1. ## Returning a char?

Hello All!
I was trying to create a random card, like from a deck of cards, and I've been having some trouble. If there was a way to return a char, I feel the problem would be much easier. (I realize I could do the same thing assigning a global variable)

I'm VERY new to coding, so take it easy on me!

Code:
```int card (void) {
//Draws a random card
srand(time(NULL));

int cardNum = rand()%13;
int tag = rand()%4;

//Assigns rank of card, and returns it
if (cardNum >= 10) {
if (cardNum == 10)
char rank = 'J';
else if (cardNum == 11)
char rank = 'Q';
else if (cardNum == 12)
char rank = 'K';
else if (cardNum == 13)
char rank = 'A';
}
else int rank = cardNum +2;

//Assigns suit of card, and modifies a global character
if (tag == 0)
suit = 'D';
else if (tag == 1)
suit = 'C';
else if (tag == 2)
suit = 'H';
else suit = 'C';

return rank;
}```
I want to return the rank variable, which is either an int or a char, depending on it's original value.

2. You should either return a struct object representing a card with both rank and suit, or return a single number that uniquely identifies rank and suit.

By the way, move this:
Code:
`srand(time(NULL));`
to near the start of your main function. srand should only be called once in your program to seed the pseudorandom number generator, whereas rand would be called whenever you want to generate a pseudorandom number.

3. srand() should only be called once in your program. Put it early in main.

cardNum is rand() % 13, so it will be 0 to 12, inclusive. So cardNum == 13 will never be true. Your numbers in this section should go from 9 to 12 (Jack is 9).

"rank variable, which is either an int or a char"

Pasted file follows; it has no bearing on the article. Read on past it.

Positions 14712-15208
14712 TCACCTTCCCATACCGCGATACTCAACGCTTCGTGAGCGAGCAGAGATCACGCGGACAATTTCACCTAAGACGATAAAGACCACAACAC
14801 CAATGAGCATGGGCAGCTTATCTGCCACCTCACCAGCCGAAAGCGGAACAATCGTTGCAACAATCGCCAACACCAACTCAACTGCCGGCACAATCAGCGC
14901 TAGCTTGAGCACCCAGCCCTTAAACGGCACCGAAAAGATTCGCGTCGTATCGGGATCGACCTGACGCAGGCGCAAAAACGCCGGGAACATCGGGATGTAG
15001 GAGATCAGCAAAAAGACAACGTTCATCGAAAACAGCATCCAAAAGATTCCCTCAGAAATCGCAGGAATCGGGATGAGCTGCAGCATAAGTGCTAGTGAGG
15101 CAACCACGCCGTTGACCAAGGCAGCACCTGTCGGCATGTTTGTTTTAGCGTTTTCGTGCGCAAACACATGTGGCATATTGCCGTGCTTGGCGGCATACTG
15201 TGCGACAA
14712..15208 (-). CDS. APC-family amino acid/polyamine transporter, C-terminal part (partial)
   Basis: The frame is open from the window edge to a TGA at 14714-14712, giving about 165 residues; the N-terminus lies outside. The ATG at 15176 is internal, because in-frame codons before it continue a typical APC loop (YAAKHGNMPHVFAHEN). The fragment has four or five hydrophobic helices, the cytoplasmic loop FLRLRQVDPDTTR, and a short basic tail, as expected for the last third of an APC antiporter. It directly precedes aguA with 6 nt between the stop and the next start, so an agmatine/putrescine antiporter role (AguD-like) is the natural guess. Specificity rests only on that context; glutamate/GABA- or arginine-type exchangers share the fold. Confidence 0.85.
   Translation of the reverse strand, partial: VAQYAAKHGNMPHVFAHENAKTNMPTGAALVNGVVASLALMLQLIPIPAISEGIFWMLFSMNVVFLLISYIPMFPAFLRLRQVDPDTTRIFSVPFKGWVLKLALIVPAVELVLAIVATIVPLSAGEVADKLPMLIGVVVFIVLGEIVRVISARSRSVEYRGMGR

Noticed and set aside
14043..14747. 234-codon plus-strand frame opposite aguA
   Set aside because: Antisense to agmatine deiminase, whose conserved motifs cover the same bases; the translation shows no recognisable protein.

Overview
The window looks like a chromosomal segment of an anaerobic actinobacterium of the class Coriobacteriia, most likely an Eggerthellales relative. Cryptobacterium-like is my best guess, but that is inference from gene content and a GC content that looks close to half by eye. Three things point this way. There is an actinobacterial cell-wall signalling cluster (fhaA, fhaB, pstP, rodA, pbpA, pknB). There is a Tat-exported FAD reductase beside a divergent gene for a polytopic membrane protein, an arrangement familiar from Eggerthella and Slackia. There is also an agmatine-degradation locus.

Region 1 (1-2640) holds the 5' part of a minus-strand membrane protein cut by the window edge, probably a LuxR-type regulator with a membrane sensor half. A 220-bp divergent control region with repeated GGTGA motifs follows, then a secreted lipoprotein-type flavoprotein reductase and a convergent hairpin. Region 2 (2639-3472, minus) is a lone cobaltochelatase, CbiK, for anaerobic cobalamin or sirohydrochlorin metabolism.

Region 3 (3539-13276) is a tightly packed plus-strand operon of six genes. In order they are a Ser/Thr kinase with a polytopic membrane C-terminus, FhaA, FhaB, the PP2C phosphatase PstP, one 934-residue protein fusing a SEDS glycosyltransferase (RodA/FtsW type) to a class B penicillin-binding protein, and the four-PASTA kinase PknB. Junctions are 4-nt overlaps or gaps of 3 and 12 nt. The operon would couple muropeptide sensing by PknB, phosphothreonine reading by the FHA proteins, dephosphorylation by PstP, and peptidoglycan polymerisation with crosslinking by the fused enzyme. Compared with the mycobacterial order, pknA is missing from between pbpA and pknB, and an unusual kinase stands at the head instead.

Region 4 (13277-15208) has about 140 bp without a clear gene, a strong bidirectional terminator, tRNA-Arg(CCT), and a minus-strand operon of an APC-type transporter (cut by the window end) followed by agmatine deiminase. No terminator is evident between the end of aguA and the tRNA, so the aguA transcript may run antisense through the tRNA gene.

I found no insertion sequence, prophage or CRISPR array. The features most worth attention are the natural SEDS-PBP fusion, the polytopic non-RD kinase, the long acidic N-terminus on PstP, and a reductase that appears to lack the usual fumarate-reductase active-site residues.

Not in C. You need to pick one or the other. Make it a char and set it like so:
Code:
`char rank = "23456789TJQKA"[cardNum];`
I'm not sure what you mean by "a way to return a char".
If you want to return a char, return a char. Or have you made a double typo and meant "return a card"? I.e., you'd like to return both the rank and suit.
Code:
```typedef struct Card {
char rank;
char suit;
} Card;

Card rnd_card(void) {
Card c;
c.rank = 'T';
c.suit = 'H';
return c;
}```
Alternatively, you can represent a card as a random int from 0 to 51, inclusive. When you need the suit, just use (ncard / 13), when you want the value use (ncard % 13) (possibly + 2, depending on your purpose).
Code:
```#include <stdio.h>

#define CARD_STRING "23456789TJQKA"
#define SUIT_STRING "CDHS"

int print_card(int card) {
printf("%c%c ", CARD_STRING[card % 13], SUIT_STRING[card / 13]);
}
int main(void) {
for (int i = 0; i < 52; i++)
print_card(i);
putchar('\n');
return 0;
}```

4. Hey guys, thanks for the help. I managed to get it working by just creating global variables and modifying them.

As for the srand(), I used to think that it needed to be put in each one of the functions it's used in, so thanks for the update! Clearly I have much to learn...

5. Originally Posted by Ascend
I managed to get it working by just creating global variables and modifying them.
Global variables should be avoided. You should become familiar with passing values to (and returning values from) functions.

6. Return a unsigned char
the lower 4bits is: 1(ace) to 13 (king) value
the next 2 bits is family: (0-3)

char getcard(void){
return ((rand()%13 +1) | ((rand()%4) <<4));
}

7. Return a unsigned char
the lower 4bits is: 1(ace) to 13 (king) value
the next 2 bits is family: (0-3)